Tuesday January 19 2016

EC unveils polling biometric verification system amid concerns

Electoral commission (EC) Director Technical

Electoral commission (EC) Director Technical Support Services Pontius Namugera (L) and the Speaker of parliament Rebecca Kadaga demonstrate how the new biometric machine works as EC Chairman Badru Kiggundu (C) looks on. PHOTO BY ABUBAKER LUBOWA 

By Stephen Kafeero

Kampala. The Electoral Commission has unveiled a biometric system to verify voters during the February 18 presidential and subsequent polls amid concerns by stakeholders about its timing and applicability.
Described as a mile stone by the electoral body, the announcement that Uganda will for the first time in history employ the system comes less than a month to the commencement of the much anticipated national elections.

“The Biometric Voter Verification System (BVVS), aims at improving the integrity of the electoral process through authentication of voter identity. This system basically uses fingerprints to match them with voter details which will help the election officer to confirm that the voter is on the roll of that polling station,” EC chairperson Dr Badru Kiggundu said.

While launching the system, Speaker of Parliament Rebecca Kadaga raised a number of concerns including securing the machines and how people with disabilities will use the technology.
“I hope the registers have clear data. When I went to one of my villages, people told me the names were not matching photographs, so I hope all that will be cleared before the voting exercise so that we allay the fears of the population and we encourage them to participate in a democratic exercise,” Ms Kadaga said.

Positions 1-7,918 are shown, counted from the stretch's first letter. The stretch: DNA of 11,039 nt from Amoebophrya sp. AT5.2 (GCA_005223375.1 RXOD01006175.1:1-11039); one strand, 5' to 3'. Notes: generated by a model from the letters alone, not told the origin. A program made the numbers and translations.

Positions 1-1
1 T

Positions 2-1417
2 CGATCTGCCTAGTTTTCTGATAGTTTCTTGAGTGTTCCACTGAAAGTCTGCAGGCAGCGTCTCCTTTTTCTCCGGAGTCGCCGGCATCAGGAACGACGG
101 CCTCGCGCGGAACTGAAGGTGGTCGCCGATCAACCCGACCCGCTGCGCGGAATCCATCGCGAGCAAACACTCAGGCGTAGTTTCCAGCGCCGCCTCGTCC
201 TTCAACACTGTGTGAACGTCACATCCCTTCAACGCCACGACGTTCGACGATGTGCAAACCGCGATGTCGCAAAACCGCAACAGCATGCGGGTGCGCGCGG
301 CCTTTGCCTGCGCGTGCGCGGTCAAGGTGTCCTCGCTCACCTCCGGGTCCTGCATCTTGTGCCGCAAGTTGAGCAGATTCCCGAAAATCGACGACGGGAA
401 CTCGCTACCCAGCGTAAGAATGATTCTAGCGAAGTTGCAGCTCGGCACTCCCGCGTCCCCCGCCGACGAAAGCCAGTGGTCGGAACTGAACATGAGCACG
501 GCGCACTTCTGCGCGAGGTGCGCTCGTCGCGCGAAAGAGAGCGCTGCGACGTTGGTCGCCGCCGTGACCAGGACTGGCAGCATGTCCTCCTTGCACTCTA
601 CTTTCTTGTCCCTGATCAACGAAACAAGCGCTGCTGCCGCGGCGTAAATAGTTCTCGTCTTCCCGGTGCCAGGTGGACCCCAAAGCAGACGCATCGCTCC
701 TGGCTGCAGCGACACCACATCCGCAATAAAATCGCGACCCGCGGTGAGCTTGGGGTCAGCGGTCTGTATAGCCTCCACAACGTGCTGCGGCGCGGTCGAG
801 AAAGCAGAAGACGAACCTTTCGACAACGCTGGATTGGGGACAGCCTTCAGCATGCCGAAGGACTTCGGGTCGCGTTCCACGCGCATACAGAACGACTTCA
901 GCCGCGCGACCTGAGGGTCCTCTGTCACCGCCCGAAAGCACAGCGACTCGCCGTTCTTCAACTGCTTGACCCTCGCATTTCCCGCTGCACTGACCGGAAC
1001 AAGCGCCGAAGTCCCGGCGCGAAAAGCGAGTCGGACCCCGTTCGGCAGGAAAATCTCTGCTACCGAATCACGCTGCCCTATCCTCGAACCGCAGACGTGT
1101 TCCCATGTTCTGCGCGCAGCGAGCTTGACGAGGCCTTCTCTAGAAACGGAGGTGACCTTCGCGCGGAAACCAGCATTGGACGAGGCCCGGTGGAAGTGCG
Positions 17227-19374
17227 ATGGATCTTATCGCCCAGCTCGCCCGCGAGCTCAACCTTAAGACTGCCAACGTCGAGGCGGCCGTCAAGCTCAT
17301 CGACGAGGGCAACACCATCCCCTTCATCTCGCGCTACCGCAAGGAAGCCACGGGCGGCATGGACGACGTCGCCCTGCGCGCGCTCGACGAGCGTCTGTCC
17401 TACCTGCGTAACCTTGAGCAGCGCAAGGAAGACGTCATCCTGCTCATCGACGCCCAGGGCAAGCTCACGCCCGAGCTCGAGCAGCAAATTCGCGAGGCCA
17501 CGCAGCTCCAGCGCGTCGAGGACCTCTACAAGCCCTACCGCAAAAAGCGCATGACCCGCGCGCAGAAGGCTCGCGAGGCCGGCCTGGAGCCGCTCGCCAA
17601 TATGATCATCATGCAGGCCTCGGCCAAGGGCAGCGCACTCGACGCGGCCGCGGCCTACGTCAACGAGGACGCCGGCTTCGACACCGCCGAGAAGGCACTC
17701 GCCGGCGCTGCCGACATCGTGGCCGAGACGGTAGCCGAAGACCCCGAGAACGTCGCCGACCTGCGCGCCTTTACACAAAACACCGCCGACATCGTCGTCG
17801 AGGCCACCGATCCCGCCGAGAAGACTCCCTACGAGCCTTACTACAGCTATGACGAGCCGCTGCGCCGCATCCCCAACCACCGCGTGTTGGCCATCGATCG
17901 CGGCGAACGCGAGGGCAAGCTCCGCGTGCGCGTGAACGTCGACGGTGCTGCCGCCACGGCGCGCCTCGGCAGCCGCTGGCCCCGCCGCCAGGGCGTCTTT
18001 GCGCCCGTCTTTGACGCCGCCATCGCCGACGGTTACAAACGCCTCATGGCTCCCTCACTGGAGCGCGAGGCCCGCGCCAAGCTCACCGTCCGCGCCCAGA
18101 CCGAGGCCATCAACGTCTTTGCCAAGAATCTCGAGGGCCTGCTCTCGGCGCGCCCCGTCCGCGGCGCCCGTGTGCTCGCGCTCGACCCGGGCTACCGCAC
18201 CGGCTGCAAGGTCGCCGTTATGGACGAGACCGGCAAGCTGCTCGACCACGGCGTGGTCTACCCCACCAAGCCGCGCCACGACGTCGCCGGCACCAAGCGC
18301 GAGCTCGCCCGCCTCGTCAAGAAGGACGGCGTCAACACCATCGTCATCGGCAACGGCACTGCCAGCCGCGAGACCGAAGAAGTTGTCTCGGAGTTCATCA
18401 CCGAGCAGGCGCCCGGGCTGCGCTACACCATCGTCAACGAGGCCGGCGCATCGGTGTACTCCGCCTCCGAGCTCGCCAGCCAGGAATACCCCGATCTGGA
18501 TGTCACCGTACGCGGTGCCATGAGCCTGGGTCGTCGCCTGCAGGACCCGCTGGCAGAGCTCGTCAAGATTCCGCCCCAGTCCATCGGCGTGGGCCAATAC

Mr Frans Gunnink the Managing Director of Smartmatic, the company which will deploy the biometric technology says they have never failed to deliver in all countries where they have been contracted such as Philippines, Bolivia and Venezuela.
Already, the 32,334 machines to cater for the 28,010 polling stations in the country have been delivered and EC trainers of trainers are already being trained according to Mr Pontius Namugera, the EC director for technical support services.

Some of the countries that have previously used the biometric system in Africa include Kenya, Ghana, Nigeria, Zambia, Malawi, Rwanda and Democratic Republic of Congo (DRC) among others. But these have faced a number of challenges ranging from
biometric scanners that couldn’t recognise fingerprints, biometric kits which failed to servers that crashed.
Sources at the commission indicate that EC in the near future will also unveil a new system of how the results will be transmitted.